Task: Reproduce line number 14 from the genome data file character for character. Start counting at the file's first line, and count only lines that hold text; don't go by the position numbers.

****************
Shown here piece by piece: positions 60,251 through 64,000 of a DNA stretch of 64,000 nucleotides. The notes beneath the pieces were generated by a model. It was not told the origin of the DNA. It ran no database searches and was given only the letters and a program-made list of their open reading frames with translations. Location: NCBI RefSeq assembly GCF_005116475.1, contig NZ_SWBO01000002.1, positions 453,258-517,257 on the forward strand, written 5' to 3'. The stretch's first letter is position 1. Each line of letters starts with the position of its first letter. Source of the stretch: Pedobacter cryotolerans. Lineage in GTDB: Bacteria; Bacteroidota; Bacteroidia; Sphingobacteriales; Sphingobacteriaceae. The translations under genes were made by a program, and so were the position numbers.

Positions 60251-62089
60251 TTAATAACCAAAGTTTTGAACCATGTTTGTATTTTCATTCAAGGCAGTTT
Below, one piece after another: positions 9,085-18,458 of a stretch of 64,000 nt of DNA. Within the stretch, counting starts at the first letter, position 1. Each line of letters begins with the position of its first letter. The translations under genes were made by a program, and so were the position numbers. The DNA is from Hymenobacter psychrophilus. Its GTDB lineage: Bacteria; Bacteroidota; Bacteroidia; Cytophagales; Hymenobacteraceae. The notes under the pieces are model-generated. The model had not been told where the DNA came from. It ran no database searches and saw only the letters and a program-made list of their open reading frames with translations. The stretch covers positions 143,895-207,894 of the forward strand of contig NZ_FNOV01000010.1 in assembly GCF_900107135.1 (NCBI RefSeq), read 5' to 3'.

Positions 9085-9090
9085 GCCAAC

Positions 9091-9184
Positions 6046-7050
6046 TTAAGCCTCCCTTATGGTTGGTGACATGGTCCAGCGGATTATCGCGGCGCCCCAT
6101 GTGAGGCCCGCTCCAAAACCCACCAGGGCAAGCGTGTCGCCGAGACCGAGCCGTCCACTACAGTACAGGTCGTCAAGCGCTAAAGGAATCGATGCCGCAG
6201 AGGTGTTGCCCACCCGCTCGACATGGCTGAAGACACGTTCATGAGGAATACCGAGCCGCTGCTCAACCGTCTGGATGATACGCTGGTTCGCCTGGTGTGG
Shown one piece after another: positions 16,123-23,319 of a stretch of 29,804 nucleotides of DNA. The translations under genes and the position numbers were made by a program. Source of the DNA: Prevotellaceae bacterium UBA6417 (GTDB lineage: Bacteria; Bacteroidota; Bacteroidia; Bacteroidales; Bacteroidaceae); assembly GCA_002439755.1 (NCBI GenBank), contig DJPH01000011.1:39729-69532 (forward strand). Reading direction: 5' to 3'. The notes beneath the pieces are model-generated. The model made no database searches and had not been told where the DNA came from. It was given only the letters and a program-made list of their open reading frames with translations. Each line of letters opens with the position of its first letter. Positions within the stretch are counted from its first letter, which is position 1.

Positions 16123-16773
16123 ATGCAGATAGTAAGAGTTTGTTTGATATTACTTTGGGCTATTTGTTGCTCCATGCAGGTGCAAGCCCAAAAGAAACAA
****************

16123 ATGCAGATAGTAAGAGTTTGTTTGATATTACTTTGGGCTATTTGTTGCTCCATGCAGGTGCAAGCCCAAAAGAAACAA